When to Use Prayer Candles

The moment the flame is struck to light the candle is when the prayers should start. After the wick is ignited intentions are shared. For a vigil candle, a Rosary might be said as to our Blessed Mother to intercede on behalf of the deceased. For a votive candle, the candle might remain lit as the person prays intercessory prayers for guidance.

When leaving a candle at a church the significance shows we must do our work out in the world, but our hearts are constantly ignited in Christ. At home, the candle can be carefully placed in a safe location that it might remain burning as we offer our work as a prayer. However, it is dangerous to leave a candle unattended and it should be blown out whenever someone leaves the house or goes to sleep.

Oftentimes Catholics will light the prayer candles during canonical hours. Vespers is known as “the lighting of the lamp” at around sundown. Our Jewish brothers and sisters practice zmanim which is the Hebrew word for “times.” In Psalms 119: 164, Symeon writes, “Seven times a day I praise you because your judgments are righteous.” The act of zmanim is repeated in Acts 3:1, “Now Peter and John were going up to the temple area for the three o’clock hour of prayer.”

Moreover, it might be as simple as a Catholic sitting at a table with the prayer candle reading the Bible. Using the light of the prayer candle to light the Word of God is an evocative way to create the perfect setting for gathering wisdom. As in Psalm 119:105, “Your word is a lamp for my feet, a light on my path.”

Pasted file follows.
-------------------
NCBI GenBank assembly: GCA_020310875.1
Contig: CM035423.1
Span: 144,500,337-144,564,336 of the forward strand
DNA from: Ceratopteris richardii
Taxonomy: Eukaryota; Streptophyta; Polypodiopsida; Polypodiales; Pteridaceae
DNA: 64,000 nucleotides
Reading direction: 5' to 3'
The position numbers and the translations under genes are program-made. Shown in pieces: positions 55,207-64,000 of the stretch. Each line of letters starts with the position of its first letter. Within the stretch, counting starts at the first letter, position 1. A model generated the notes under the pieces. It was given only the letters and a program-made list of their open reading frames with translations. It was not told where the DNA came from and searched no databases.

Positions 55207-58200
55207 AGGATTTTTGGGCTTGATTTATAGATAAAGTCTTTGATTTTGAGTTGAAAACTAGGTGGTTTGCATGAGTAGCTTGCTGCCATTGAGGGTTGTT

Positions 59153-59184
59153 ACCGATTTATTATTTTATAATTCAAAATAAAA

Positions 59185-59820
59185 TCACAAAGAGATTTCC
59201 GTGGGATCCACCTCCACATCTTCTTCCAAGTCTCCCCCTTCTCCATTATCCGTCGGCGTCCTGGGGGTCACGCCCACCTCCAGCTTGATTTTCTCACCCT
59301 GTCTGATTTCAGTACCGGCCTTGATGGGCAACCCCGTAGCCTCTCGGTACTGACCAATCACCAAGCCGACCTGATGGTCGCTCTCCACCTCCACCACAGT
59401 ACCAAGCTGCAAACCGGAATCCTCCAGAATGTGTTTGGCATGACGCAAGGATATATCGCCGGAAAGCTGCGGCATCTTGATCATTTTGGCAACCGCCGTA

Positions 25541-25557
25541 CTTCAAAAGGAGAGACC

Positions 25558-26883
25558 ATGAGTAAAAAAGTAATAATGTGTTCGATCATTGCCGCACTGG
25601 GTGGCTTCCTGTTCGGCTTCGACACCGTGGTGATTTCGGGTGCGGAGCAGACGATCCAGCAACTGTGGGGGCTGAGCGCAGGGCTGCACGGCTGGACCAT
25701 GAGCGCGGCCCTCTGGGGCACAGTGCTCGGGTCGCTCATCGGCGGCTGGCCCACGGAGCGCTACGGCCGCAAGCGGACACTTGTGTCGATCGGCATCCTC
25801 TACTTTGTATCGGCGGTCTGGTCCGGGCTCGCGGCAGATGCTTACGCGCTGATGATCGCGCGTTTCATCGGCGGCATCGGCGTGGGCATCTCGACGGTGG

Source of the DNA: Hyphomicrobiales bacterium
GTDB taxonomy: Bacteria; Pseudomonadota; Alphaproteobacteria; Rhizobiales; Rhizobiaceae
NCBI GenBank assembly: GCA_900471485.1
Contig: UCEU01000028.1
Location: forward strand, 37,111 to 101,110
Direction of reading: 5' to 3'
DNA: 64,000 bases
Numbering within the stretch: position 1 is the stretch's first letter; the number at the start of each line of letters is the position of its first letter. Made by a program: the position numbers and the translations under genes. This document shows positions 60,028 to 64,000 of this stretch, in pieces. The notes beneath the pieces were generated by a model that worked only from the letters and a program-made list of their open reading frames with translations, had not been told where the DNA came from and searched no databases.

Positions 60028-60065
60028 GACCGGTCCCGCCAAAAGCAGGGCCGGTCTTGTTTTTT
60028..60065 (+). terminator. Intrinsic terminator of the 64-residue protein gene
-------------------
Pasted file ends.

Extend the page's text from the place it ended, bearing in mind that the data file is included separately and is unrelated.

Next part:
Another significant time to use the prayer candle is during a storm. A Catholic family uses the blessed candle as a reminder to remain faithful to God and praise Him even during bad times and in bad weather. As always with Catholic intuition, it served as a practical practice as when the power to the house went out the candle was already lit. When the storm is over a prayer of thanksgiving is said and the candle is extinguished.

When the Candle is Finished

When the blessed candle has finished, the disposal of it needs to be done in a respectful way. The blessed items need to be burned or buried to show proper deference. If the Catholic is unable to do so, they should schedule a time to drop them off at their local Catholic church to be dealt with accordingly.

Catholics use their prayer candles for a variety of reasons. We pray for guidance, strength, for our families and friends, for the sick, the poor and marginalized, and many other reasons. Understanding how to use a Catholic prayer candle will strengthen our faith and serve as a tangible reminder God is always near. As we light the candle, we remember the words in John 1:5, “The light shines in the darkness, and the darkness has not overcome it.”